While this was a victory of sorts, the Court avoided the issue of citizenship. The decision as written noted that it was not their place to rule on an issue that should be decided by Congress.
González Steps Out of the Shadow
While the resolution of the case was not everything González or her attorneys hoped, it ended this chapter of Isabel González’s life. She revealed her marriage—that she was not a “fallen” woman. She also became an activist in standing up for various causes concerning Puerto Rico.
As early as 1905, Isabel González had at least a dozen letters to the editor published in The New York Times. Over the years, she wrote intelligently and well on various topics including:
- being a second-class citizen when it comes to education in the U.S. (8-16-1905);
- how the U.S. could learn from Britain when it comes to respect for territorial culture (9-3-1905);
- Puerto Ricans should be given the right to choose their own leaders instead of having their governmental leader appointed by the American president. (They now choose their own governor.) (12-20-1905)
- In 1927, she writes at length and with intelligence about Puerto Rico’s financial difficulties. (5-21-1927)
Citizenship for Puerto Ricans At Last
Thirteen years after González v. Williams, the United States Congress addressed the issue of citizenship as it related to Puerto Ricans. The Jones-Shafroth Act was passed in 1917 giving the island residents citizenship.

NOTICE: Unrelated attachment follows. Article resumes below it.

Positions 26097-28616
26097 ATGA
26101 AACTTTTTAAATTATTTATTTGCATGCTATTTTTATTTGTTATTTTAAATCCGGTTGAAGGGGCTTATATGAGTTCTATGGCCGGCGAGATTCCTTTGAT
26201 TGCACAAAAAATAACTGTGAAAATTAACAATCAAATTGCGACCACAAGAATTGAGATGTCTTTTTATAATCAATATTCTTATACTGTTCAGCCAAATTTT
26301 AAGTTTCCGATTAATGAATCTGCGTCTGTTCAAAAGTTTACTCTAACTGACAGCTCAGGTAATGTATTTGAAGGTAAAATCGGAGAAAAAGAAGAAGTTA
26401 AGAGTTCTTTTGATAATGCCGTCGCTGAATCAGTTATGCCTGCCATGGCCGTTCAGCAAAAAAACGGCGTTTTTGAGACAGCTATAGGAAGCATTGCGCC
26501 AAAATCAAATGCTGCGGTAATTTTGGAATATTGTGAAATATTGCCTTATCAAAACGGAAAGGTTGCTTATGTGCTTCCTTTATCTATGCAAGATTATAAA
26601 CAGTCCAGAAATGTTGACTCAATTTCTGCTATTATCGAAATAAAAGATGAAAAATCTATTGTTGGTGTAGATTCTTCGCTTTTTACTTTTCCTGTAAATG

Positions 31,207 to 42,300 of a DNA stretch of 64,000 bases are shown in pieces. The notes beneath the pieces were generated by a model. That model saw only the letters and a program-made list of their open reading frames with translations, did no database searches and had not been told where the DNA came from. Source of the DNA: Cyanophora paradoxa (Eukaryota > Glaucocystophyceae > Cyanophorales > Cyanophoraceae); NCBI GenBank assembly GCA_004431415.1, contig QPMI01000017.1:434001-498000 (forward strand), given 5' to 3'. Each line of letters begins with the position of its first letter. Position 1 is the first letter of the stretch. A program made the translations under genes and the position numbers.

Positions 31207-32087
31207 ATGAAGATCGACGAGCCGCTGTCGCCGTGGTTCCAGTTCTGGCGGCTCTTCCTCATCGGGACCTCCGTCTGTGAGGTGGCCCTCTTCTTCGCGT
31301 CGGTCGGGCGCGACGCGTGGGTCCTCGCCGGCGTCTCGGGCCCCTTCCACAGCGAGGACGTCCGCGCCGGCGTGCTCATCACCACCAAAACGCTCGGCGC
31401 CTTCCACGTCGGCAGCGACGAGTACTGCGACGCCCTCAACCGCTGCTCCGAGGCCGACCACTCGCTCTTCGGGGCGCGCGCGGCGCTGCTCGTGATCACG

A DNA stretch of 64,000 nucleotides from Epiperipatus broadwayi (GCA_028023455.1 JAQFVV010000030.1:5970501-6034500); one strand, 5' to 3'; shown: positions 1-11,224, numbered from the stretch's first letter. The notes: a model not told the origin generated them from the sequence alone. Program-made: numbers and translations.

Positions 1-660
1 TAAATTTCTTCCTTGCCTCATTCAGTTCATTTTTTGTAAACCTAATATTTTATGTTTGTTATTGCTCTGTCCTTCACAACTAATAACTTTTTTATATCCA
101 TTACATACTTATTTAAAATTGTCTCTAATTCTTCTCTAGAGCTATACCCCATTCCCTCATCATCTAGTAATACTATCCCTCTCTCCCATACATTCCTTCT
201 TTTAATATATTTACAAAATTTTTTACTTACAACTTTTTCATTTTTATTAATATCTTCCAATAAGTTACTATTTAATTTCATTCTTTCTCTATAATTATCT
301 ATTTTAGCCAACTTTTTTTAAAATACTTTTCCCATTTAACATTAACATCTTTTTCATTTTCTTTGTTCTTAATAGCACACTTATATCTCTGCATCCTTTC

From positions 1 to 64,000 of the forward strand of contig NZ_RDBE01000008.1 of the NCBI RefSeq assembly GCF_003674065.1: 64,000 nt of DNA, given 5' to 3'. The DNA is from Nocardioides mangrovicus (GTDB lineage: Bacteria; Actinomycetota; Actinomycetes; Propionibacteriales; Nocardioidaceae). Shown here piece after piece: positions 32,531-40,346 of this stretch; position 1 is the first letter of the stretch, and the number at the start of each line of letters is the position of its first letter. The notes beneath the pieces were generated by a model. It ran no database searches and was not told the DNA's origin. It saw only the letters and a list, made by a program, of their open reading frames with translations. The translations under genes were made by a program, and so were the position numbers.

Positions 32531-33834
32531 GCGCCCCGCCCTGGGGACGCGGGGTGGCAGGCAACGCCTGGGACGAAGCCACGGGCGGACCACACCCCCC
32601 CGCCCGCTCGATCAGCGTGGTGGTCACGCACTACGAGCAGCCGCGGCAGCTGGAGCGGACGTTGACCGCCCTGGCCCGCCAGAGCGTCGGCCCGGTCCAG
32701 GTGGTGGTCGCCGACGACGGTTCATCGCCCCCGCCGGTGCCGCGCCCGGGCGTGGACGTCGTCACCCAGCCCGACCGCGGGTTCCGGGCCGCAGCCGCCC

While this was a positive resolution to the issues raised by Isabel González and has offered better opportunities for the citizens of Puerto Rico, the timing indicates that Congress also clearly saw it as a way to enlarge the pool of men who could be drafted for military service in World War I.
Today the news coverage shows the vast devastation in Puerto Rico from Hurricane Maria. Our fellow citizens there should be welcomed to the mainland so that children can attend schools, and adults can find work until they can go home.
In the meantime, each person who arrives from Puerto Rico is an American citizen and is eligible to vote. They simply need to register with the local election board to be full participants in our democratic process, including presidential elections.
For more stories of the immigrant experiences of this era, see The Long Way Home: An American Journey from Ellis Island to the Great War.